How important to you is a specific or dedicated quiet study area in a library?

Importance Count
High 48
Low 19

If "High" what facilities would you expect to see in this area? Please rate in terms of importance

  UNIMPORTANT NEITHER IMPORTANT OR UNIMPORTANT IMPORTANT
Power points 1 3 15
Tables to work at 1 0 19
Comfy seating 1 4 14
Newspapers & periodicals 2 7 8
Reference services (including online) 1 1 16
Access to staff 1 3 15

To what extent do you agree or disagree with the following statements?

  DISAGREE STRONGLY DISAGREE NEITHER AGREE OR DISAGREE AGREE AGREE STRONGLY
It is important for there to be a separate and safe place in the library for children and families 1 0 3 21 43

Here are some features of a children and families area in a modern library. Please rate the importance of each feature (1 being not all important and 5 being very important)

  1 2 3 4 5
An area kept separate form the rest of the library 3 2 13 18 32
Dedicated PC’s & printers for children’s sole use 12 13 17 11 14
Childrens books & resources 3 1 5 10 48
Specific Activities 5 5 14 23 20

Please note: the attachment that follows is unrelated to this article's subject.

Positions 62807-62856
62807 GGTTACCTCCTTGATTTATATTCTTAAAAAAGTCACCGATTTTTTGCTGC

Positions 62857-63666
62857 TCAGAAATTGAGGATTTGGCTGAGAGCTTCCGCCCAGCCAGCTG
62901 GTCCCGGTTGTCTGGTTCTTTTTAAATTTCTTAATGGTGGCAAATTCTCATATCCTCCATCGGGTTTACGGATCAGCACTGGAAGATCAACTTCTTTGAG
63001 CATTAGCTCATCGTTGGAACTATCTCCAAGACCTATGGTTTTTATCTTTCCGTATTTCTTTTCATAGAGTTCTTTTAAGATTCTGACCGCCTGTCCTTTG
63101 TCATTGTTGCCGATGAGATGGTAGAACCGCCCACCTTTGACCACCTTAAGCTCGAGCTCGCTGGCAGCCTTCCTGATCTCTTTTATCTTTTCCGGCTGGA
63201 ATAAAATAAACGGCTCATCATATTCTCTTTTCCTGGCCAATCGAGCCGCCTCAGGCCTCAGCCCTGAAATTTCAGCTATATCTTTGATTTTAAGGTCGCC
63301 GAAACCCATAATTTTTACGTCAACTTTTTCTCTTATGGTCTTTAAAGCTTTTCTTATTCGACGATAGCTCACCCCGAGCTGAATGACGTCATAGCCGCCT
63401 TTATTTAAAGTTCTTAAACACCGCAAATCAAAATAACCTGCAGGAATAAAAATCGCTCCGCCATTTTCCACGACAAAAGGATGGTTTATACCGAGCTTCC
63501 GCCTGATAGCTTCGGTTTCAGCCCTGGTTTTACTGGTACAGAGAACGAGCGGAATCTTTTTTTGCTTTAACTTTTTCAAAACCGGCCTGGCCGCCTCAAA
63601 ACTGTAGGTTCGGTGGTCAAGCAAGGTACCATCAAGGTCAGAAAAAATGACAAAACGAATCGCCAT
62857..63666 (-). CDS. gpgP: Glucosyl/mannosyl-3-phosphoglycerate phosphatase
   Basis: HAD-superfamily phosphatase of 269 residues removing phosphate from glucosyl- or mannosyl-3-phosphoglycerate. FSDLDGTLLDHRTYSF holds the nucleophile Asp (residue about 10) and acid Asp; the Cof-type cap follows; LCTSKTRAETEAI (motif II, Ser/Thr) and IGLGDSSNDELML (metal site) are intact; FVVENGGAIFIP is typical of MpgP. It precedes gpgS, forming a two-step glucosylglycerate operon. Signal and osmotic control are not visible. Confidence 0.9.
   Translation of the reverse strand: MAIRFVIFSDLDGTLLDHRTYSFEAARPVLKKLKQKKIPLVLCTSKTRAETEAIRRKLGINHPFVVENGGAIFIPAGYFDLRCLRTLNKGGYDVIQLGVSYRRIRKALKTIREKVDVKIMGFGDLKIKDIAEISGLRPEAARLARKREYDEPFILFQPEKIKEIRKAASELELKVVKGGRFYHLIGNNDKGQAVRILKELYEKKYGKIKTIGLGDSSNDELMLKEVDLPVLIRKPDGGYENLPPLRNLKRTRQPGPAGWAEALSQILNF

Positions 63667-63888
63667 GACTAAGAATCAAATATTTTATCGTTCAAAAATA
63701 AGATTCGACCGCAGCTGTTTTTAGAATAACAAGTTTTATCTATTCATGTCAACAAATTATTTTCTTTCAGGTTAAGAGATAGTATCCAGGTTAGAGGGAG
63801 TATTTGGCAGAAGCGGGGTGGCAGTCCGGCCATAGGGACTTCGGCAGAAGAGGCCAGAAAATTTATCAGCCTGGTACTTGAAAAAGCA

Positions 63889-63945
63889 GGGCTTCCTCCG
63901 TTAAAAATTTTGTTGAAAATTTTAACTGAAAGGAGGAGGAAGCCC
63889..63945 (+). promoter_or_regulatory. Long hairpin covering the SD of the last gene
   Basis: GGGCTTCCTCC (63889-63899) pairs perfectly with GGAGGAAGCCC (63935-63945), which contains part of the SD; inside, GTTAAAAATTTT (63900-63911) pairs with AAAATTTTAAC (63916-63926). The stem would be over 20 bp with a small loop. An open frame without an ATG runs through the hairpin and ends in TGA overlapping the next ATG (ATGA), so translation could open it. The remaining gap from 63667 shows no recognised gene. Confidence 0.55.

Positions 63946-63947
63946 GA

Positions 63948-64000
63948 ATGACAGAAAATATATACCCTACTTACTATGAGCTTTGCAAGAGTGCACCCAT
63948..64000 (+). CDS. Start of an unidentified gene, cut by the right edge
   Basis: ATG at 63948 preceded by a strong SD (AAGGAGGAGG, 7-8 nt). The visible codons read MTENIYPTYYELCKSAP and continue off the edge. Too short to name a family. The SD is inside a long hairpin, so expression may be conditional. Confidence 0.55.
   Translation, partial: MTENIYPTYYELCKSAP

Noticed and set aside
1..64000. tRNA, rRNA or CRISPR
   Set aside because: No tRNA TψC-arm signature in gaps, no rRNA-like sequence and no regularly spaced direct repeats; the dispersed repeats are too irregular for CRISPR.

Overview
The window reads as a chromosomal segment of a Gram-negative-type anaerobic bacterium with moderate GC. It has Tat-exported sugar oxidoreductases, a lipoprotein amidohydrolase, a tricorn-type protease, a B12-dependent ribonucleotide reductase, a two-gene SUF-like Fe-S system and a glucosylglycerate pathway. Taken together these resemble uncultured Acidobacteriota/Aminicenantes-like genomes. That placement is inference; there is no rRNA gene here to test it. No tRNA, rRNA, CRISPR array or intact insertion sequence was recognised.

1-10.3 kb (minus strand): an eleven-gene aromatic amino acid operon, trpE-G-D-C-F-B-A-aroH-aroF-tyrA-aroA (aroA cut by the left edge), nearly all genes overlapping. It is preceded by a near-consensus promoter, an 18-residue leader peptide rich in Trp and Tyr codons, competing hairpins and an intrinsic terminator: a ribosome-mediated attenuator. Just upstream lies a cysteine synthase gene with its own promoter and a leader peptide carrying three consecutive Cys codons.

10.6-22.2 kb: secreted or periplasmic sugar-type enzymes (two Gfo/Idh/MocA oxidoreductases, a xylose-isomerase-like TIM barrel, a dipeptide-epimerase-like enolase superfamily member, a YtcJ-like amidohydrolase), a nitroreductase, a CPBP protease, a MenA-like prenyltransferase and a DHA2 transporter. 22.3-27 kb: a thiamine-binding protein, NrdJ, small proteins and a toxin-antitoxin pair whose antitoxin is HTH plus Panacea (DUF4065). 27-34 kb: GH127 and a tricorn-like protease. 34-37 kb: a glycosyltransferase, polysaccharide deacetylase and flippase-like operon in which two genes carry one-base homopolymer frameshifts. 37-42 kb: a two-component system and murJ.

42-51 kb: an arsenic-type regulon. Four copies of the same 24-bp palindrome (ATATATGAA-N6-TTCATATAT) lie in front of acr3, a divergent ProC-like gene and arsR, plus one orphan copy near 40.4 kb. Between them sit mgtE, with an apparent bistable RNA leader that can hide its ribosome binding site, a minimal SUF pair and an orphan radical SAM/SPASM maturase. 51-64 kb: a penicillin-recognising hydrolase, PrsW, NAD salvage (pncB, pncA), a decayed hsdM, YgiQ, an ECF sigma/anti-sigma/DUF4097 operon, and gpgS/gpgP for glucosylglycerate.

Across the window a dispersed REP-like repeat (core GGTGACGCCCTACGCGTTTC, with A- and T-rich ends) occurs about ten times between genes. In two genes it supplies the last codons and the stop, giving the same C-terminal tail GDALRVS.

Visiting authors/talks etc. 6 11 9 18 24
Toilet & changing facilities 4 1 8 13 42
Refreshments/breakout area 19 13 16 7 10
Pushchair parking area 6 6 17 17 18

Please indicate which of the following features you would like to have access to

Feature Count
A computer 41
Printing/scanning from own device (WiFi) 37
Printing/scanning from library computers 36
Free high speed WiFi 43
Photocopiers 52
Ebooks 27

What would you like to be able to access very quickly and easily? Please rate in terms of importance

  UNIMPORTANT NEITHER IMPORTANT OR UNIMPORTANT IMPORTANT
PC for quick access/look-up 10 13 42
View & make planning applications 17 33 12
Latest books or DVDs 6 8 51
Apply for a service (e.g. bus passes) 14 21 31
Ability to quickly check if a book/resource available 4 5 57
Collect or bring back reserved items 4 3 59
Pay a fine or charge (e.g. parking fine) 25 24 17
Make a payment (e.g. Council Tax) 27 22 17
Report a problem (e.g. pothole in the road) 20 24 21
Make an enquiry (e.g. Universal Credit) 28 20 14
Meet a member of staff or partner representative 11 15 37
Access information about service or partners 14 30 21

Which of the following would you like to use to browse our content?

  YES NO DON'T KNOW
Browsing bookshelves 62 2 2
Asking a member of staff 62 2 2
Checking online/PC 49 9 4
Touch screens that could turn pages like a book 18 28 17

What would be the easiest way for you to find what you need from bookshelves? Please rate in terms of importance (1 being not all important and 5 being very important)

1 2 3 4 5
More easy-to-access shelves 6 4 11 14 30
Adequate space between shelves 6 3 11 15 31
Clear signs 6 3 2 17 38

How often do you use the following services?

DAILY WEEKLY MONTHLY 1-5 TIMES A YEAR LESS FREQUENTLY
Library 6 38 10 8 3
One Stop Shop 1 2 2 18 34

Please advise which of the following age category you fall into

Age range Count
5-15 1
16-24 2
25-34 4
35-54 21
55+ 39